Bringing Photos to Life with Flixel

Sometimes it is staggering how many images I see in a single day. I probably see 200 images before I leave bed in the morning as I check Facebook, Instagram and the news. I see dozens more on the walls of the subway and subway train on the way to the studio. Dozens more in the store windows I pass, on the top of taxis and the sides of a bus. Driving through NYC is another sensory overload all together as I see 20-story high images wiz pass. Dozens more if I pick up a magazine to admire or use for inspiration. Thats assuming I never visit Pinterest that day for inspiration. Counting the images I see each time I check social media, I’d be really surprised if I didn’t see 1,000 images a day between digital and physical media.

As a photographer, this can be perplexing. How the heck do we get your work to stand our through this constant barrage of images? I believe this is one reason why some publications and advertisements have leaned toward sexual content or shock-tactics— they are just seeking some way to push through the constant visual noise. Part of me believes this competition for visual attention constantly pushes me to be a better photographer. I endlessly receive visual stimulation for inspiration and am inspired by just how striking the art of photography can be. It also pushes me to be creative, refine my craft and seek ways to differentiate myself visually.

Years ago I had seen a new approach to pushing through visual noise. It was neither still frame nor video, but a hybrid between the two. Referred to as cinemagraphs, many of you have probably come across a few at this point. They are moving images— still images with part of the frame in motion. I was in love with them when I first saw them, they seemed surreal and engaging. A cross between photo and video, but neither at the same time. They reminded me of how I envisioned the future— kind of like the 3D advertisements in Back to the Future crossed with the newspaper images in Harry Potter. I scoured the internet and figured out how to create these ‘living photos, yet unfortunately they were somewhat cumbersome to create in Photoshop. Since I first came across cinemagraphs, they have grown in popularity and they have been covers of digital issues of major print magazines (like Marie Claire), online advertisements (recently seen several for luxury hotels), and featured on programs like America’s Next Top Model.

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Late last year a company called Flixel came on my radar. Their company provides a simplistic way of creating these wondrous moving images, making it incredibly easy and intuitive.  In fact, when I tried the software called Flixel Cinemagraph Pro (without tutorial, etc) it probably only took me about 10-15 minutes to figure out the essentials. Basically, you import a video clip, select a still frame you want to be the main image, and then mask out areas in the photo/video that you want to have motion. From there you can export the cinemagraph as a movie or to the Flixel server which provides you embed codes to share them your blog, Facebook, website or other social media outlets.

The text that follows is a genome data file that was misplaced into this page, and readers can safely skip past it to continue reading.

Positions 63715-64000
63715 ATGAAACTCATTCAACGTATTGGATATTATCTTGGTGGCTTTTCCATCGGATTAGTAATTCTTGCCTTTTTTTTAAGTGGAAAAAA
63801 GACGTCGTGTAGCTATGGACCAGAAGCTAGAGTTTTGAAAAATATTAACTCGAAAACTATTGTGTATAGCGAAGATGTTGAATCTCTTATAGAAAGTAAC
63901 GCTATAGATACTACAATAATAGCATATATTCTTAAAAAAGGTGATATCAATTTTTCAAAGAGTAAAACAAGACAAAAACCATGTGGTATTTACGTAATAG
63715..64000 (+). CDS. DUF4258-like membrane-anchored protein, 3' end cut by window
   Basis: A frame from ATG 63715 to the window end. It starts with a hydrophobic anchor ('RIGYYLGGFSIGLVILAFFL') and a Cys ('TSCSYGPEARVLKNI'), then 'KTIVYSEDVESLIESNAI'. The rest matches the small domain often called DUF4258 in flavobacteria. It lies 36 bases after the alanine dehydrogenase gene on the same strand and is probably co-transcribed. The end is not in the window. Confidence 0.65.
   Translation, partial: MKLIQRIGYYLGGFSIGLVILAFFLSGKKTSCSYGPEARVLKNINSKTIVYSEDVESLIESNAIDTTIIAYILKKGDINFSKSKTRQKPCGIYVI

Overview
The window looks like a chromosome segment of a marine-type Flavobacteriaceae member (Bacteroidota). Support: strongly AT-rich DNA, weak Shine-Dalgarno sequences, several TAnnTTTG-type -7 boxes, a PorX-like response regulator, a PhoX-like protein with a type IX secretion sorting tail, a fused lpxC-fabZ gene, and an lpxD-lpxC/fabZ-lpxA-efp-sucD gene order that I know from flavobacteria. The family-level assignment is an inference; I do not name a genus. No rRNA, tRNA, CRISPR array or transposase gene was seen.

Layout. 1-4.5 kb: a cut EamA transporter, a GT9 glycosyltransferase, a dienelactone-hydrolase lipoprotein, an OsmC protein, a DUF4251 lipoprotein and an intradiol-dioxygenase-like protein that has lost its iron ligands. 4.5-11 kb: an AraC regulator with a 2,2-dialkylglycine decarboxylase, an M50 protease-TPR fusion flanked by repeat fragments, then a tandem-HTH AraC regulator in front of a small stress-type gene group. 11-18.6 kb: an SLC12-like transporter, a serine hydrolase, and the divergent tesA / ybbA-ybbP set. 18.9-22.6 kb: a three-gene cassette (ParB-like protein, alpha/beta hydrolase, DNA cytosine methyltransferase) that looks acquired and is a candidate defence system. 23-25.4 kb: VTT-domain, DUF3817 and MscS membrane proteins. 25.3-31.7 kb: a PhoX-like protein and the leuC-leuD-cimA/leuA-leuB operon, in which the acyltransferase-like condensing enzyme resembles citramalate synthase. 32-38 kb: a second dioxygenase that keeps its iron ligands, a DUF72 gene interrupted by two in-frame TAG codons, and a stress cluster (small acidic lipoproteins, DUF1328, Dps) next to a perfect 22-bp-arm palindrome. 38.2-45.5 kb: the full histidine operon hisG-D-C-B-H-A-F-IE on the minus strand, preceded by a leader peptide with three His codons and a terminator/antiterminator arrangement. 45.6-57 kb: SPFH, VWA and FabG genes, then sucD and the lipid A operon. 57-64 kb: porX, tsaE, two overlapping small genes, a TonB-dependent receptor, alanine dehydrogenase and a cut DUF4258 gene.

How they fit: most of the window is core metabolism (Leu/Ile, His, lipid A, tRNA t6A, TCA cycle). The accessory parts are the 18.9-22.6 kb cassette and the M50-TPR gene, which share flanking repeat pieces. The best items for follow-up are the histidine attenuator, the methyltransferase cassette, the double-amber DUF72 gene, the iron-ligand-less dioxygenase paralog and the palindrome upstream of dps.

I was lucky enough to have Flixel invite me to collaborate with them in creation of 3 images that they would then share with the photographic community at WPPI Las Vegas. This show begins at the end of this week (the trade show next week), and two of my cinemagraphs will appear MASSIVE on 65in 4K monitors at the show.

I wanted to share the images we created here, as well as a bit of the inspiration behind the images and the creative team involved. You will definitely want to check out the BTS video filmed by my good friend Dave Geffin and edited by the Flixel team— its beautiful and gives you a look behind the scenes of the process!

I began the creative process my putting together several inspiration boards of images that I thought could look beautiful if animated. I gathered my own images, images of other photographers, and created a brief description of what I would have ‘living’ in each photograph. We finally settled on three images we would shoot in a single day. Each image was captured with the Panasonic Lumix GH4 to allow us to shoot in 4K video (and therefore have much larger still frames we could select and more detail to the video for the final living image).

“Floating in a Dream”

One of the images I presented the Flixel team was a surreal bridal image I had created the year before as part of one of my intensive workshops. I had the entire room filled with balloons, the entire scene backlit, glowing and ethereal. They wanted me to basically recreate this image, yet incorporate movement into the balloons. In the commercial world this is exactly what you want to happen—you create an image for pleasure and then are asked to create something similar for an advertisement or other project.

The idea was to have the bride appear as if she were dancing or floating in a cloud of balloons. The balloons could subtly sway around her and take us further into this surreal dream world.

Behind the scenes with Lindsay Adler and Flixel creating a cinemgraph